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Posted on April 27th, 2014, by

Documentaries often address new, unknown or specific phenomena or events happening in the world. One of such notable phenomena are “ghost bikes”¯ ”“ unofficial memorials to cyclists who have been injured or killed on the road. These bicycles are usually painted in white, and often have a broadsheet or placard with the name of the victim and a valedictory from relatives or friends on it. These bicycles are located close to the places where accidents happened, and are locked to appropriate objects in these locations.

Ghost cycles are a new form of memorials, and they play two different (and equally important) roles: commemorate the bicyclists who have died in an accident, and draw people’s attention to the need to be careful, and pay attention to road rules. The history of ghost bikes dates back to 2003, when the first ghost bike memorial was installed in St Louis, Missouri, US (Walker & Lane, 2011: n.d.). The memorial had a significant impact on the motorists, and a group of volunteers installed more than a dozen of such bikes in the other parts of the city. This practice was quickly adopted by other US cities, and quickly spread worldwide.

In the UK, the first recorded ghost bike also appeared in 2003 in Islington (North London). The ghost bike was commemorating James Foster, who was struck by a drunk driver. The workers of the cycle shop where he worked installed this bike 5 years later, on the date of his death (Walker & Lane, 2011: n.d.). In the UK, besides London, ghost bikes are also installed in Belfast, Carlisle, Brighton, Colchester, Fort William, Kent, Manchester, Chepstow, Oxford, Bristol and York (Ghost Bikes, 2012).

Although most people agree that ghost bikes are a significant cultural phenomenon and that they attract the attention of drivers to road security, there is another opinion ”“ that ghost bikes might scare away people who are thinking to become bicyclists, because of increased attention to cycle road incidents, compared to cars and other transportation devices. The purpose of the documentary devoted to ghost bikes was to introduce this phenomena to the audience, and to explore ethical ambiguity of this cultural and social phenomenon.

3. Choice of documentary type and expressive methods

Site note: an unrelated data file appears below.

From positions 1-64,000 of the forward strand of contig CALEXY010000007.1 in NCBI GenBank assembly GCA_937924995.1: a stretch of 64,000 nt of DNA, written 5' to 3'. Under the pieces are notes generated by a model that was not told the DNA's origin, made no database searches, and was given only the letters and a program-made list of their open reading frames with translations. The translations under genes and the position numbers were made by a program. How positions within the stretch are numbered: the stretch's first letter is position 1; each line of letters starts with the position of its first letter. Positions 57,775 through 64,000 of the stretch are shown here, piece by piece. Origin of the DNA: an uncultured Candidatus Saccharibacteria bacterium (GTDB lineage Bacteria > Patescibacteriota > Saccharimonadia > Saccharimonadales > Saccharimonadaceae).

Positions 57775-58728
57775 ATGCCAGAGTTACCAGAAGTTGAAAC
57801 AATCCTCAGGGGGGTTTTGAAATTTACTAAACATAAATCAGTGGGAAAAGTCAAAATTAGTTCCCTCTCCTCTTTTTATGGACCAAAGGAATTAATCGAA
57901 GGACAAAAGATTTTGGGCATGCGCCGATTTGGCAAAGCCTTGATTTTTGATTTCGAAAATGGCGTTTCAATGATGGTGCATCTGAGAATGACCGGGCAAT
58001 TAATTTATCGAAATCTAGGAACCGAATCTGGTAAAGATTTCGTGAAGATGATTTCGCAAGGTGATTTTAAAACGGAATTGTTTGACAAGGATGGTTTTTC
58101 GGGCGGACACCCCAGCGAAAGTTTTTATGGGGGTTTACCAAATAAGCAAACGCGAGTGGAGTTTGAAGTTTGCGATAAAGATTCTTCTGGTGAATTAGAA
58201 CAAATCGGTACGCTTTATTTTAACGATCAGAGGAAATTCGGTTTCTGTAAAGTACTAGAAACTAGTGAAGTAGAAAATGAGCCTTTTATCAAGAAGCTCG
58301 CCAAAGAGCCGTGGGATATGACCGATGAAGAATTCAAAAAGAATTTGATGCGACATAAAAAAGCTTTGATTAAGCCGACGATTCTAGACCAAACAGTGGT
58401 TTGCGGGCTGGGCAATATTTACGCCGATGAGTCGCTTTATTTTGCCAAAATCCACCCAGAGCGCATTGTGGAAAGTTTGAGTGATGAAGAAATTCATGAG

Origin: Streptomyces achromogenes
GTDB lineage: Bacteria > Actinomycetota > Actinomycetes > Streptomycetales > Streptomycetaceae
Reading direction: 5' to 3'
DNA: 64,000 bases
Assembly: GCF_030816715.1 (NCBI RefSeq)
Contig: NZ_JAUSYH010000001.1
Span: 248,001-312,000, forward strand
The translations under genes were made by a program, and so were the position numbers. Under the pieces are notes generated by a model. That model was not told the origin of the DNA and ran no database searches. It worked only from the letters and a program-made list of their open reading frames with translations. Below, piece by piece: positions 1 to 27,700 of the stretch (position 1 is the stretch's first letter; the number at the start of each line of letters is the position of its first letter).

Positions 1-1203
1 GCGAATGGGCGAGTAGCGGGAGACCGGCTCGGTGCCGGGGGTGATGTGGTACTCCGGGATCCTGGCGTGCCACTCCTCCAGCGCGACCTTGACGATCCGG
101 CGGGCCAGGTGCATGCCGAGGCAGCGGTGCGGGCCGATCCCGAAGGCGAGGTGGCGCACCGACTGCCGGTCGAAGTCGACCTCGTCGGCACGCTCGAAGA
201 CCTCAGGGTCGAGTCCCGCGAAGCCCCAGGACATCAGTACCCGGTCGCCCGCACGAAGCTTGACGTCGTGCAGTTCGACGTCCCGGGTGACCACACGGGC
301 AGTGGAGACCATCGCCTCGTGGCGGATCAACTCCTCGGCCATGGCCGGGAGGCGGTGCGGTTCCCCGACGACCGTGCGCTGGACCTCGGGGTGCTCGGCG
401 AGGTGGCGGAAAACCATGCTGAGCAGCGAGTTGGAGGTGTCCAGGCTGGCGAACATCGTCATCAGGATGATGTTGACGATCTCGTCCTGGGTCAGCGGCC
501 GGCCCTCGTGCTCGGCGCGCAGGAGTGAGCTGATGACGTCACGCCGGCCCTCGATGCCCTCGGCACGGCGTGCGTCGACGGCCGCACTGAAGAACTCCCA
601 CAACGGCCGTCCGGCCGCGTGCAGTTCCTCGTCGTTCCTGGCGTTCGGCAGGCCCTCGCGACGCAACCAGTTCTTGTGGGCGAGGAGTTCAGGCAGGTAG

Overall, it is possible to distinguish between six types of documentary films. Poetic documentaries, which use the aesthetical combinations of fragments of reality to convey their message; expository films, which have a specific point of view or argument and are used to spear to the audience directly, usually with the help of a voiceover (Cousins & MacDonald, 2006: 212); observational documentaries reflect the reality with minimal intervention and intend to reveal certain phenomena or human characters in life situations; participatory films which adopt anthropologic approach, and the filmmaker in such documentaries also acts as a social actor; reflexive documentaries, which are focused on author representation and view on the reflected reality, and performative documentaries, which stress emotional response and subjective author perception (Bruzzi, 2006: 75).

Each type of documentaries has specific techniques and approaches appropriate for filmmaking. For the purpose of ghost bike project, it was decided to combine expository and observational modes of documentary films. Expository mode was used to disseminate information and to deliver the issue to the readers. The technique of narration common for expository approach was of particular use in the process of filmmaking: the combination of narrator’s explanations with visual information and sound allowed to impress the audience and deliver the information in the most effective way. Within the context of expository mode, the phenomenon of ghost bikes was presented to the audience, the team interviewed different people, and discussed their opinion on ghost bikes. A particular group of interviewees were bus drivers, because it is considered that buses represent a significant danger for cyclists.

While expository mode is essentially meant to send some message to the audience, observational mode is used to apply camera movement and depiction of the reality without imposing any additional message or information to the audience (Cousins & MacDonald, 2006: 266). In fact, observational mode allows to depict the events and life moments as they happen. In this case, the viewers can make own conclusions and develop own feelings of the situation. This technique was chosen to increase objectivity of the documentary and to draw the attention of the audience to the phenomenon. In the ghost bike film, the bikes were filmed as they stop on the road, and the overall road setting from the bicyclist’s point of view was shown to the audience. Although the filming did not fulfill all requirements of observational mode ”“ there was sound added to the filming, focus on observation allowed to make the film richer and also allowed to provide more space to the viewer’s thought. There are plenty of documentary films nowadays, which simply deliver information to the spectator, but the purpose of this project was also to encourage critical thinking and perception of the problem by the audience, and observation mode was essential for this purpose.

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